Feud with the Nation of Domination (1996–1998)[edit]

Johnson returned later in 1996 to enter a feud with Faarooq (who by then had a new gimmick and formed his own stable, the Nation of Domination). Finally, the two had an encounter at Royal Rumble 1997, where Johnson won by disqualification.[18] Two days later, Johnson and The Undertaker defeated Faarooq and Nation member Crush in a No Holds Barred match at the Triple Threat event.[19] He began teaming with Legion of Doom (Hawk and Animal) and the three fought the entire Nation at WrestleMania 13 in a Chicago Street Fight.[20] At A Cold Day in Hell, he defeated Crush and Savio Vega in a gauntlet match before losing to Faarooq.[21]

In June 1997, Johnson turned on WWF Champion The Undertaker and joined the New Nation, with Kama Mustafa, D'Lo Brown, and Faarooq.[17] Johnson was injured soon after this; he was scheduled to face Undertaker at Canadian Stampede for the WWF Title, but was plagued by injuries and was replaced by Vader.

The Nation turned on him after he recovered and returned in August 1997, replacing him with Rocky Maivia, which resulted in Johnson turning face once more. He restarted his feud with the Nation, and would reunite with the Legion of Doom as well as join forces with Ken Shamrock during the feud. At Survivor Series 1997, they defeated the Nation in a Survivor Series match.[22]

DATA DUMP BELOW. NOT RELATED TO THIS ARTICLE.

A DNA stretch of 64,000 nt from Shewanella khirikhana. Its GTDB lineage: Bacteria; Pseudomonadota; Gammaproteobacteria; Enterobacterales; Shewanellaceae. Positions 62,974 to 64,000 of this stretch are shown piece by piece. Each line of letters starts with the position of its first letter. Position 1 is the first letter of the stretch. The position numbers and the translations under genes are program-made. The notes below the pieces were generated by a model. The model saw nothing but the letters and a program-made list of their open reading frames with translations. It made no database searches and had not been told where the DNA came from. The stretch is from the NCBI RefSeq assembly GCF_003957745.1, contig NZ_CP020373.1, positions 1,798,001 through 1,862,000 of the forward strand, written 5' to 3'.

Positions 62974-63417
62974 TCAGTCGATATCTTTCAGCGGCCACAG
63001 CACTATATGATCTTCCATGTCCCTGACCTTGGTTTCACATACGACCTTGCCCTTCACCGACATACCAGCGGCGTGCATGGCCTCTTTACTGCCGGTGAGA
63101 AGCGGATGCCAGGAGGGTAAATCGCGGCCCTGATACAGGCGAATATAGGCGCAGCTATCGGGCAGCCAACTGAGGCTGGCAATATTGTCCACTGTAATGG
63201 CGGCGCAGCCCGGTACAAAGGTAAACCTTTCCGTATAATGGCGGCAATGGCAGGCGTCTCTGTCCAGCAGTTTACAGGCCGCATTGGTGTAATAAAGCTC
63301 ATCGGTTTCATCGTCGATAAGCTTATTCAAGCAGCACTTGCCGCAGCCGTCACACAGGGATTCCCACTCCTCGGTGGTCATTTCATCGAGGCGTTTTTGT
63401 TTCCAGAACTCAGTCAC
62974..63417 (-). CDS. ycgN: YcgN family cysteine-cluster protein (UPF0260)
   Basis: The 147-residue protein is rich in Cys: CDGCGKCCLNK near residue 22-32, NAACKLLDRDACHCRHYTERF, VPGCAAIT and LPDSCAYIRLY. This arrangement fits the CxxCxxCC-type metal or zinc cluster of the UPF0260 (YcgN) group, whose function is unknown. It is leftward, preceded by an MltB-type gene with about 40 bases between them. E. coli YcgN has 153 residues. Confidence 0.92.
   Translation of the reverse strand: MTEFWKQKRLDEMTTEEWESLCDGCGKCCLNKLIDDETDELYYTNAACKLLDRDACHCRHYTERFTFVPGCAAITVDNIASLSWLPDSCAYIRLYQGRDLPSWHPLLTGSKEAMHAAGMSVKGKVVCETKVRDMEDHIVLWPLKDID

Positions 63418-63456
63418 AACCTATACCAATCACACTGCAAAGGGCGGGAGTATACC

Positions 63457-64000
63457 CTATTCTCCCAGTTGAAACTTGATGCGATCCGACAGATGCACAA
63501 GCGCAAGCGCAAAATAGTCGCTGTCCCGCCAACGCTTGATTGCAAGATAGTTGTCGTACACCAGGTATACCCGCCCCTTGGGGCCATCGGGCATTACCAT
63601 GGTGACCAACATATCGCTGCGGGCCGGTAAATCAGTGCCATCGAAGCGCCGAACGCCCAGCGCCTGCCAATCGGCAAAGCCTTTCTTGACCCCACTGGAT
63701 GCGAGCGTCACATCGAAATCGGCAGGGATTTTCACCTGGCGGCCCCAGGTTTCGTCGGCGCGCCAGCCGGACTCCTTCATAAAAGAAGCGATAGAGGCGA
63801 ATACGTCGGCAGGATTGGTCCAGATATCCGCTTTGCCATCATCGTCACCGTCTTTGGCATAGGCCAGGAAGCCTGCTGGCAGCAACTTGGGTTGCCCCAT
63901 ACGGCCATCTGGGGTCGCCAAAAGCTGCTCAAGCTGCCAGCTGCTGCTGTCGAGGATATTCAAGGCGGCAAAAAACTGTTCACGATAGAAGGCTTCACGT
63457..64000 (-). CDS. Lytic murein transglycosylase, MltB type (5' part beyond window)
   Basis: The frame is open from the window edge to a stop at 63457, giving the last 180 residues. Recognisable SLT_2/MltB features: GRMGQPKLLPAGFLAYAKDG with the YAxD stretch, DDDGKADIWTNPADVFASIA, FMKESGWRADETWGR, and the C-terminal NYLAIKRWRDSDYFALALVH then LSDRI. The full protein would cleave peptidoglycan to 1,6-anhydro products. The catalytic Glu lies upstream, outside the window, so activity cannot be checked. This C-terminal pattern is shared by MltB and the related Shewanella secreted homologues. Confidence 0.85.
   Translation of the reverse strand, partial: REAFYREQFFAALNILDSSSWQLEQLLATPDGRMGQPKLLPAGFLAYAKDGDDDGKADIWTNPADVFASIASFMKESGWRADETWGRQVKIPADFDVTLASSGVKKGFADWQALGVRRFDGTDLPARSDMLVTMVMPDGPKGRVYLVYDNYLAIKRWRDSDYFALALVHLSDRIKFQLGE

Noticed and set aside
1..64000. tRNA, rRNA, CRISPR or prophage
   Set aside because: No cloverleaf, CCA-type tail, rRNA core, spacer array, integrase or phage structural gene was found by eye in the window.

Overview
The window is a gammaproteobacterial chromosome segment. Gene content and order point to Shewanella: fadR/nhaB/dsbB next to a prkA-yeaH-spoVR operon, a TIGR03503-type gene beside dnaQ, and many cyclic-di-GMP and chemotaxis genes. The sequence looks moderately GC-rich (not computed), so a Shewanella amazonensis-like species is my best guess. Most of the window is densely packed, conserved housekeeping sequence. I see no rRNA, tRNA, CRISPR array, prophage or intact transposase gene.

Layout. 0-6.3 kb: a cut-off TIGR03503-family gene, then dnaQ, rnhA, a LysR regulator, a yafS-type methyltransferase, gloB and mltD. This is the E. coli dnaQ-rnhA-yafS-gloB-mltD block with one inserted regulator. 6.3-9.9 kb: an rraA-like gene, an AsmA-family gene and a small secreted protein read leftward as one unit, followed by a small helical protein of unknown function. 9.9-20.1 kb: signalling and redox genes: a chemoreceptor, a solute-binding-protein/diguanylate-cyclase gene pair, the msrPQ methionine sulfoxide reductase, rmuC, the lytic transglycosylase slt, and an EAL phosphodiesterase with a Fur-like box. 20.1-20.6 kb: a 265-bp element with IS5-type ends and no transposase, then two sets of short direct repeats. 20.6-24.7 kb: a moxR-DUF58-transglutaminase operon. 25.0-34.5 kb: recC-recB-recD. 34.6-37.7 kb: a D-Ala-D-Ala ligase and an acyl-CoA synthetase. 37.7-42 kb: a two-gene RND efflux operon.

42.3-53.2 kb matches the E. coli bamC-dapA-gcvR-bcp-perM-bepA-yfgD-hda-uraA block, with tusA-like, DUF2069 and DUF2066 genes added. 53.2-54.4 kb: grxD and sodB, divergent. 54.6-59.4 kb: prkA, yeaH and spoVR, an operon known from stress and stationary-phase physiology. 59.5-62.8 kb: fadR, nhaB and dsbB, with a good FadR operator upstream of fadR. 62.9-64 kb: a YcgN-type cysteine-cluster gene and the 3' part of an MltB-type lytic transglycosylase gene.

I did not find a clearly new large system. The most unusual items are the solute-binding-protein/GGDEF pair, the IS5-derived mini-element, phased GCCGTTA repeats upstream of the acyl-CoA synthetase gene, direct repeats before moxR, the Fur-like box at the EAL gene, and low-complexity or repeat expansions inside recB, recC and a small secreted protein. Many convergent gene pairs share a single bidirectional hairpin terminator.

Departure from WWF[edit]

Johnson's last appearance was at the pay-per-view No Way Out of Texas in February 1998, alongside Shamrock and the Disciples of Apocalypse (Chainz, Skull, and 8-Ball) against the Nation.[23]

While still in Texas, Johnson was booked to appear in a segment with The Truth Commission where he was to be beaten and dragged up the entrance ramp.[24] Unbeknownst to WWF management, Johnson's sister - an avid fan of the WWF - was battling cancer. Johnson knew his sister watched the WWF each week and didn't want her to have the image of her brother being beaten and dragged by the neck while she was gravely ill. According to Johnson, 15 minutes before he was scheduled for the match which would end in his being attacked, he received a call that his sister was "doing really bad" and that he should come immediately to her hospital in Florida. Johnson then met with Vince McMahon and told him he "had some things to deal with" and immediately left WWF and flew to Florida, where his sister died the following week. Johnson has stated subsequently that he did not tell WWF management the reason for his departure at the time because he "didn't like to burden people with his problems" and didn't want to give the impression that he was "telling them something for sympathy".[24][25] In a July 2021 interview, Johnson for the first time also made claims that racism was another reason for his departure saying, "There was a family issue that needed my attention, but, on top of that, there were other things going on behind scenes that didn't sit right with me. I started noticing a lot of racism going on. It called me not wanting to be there, and back off".[26]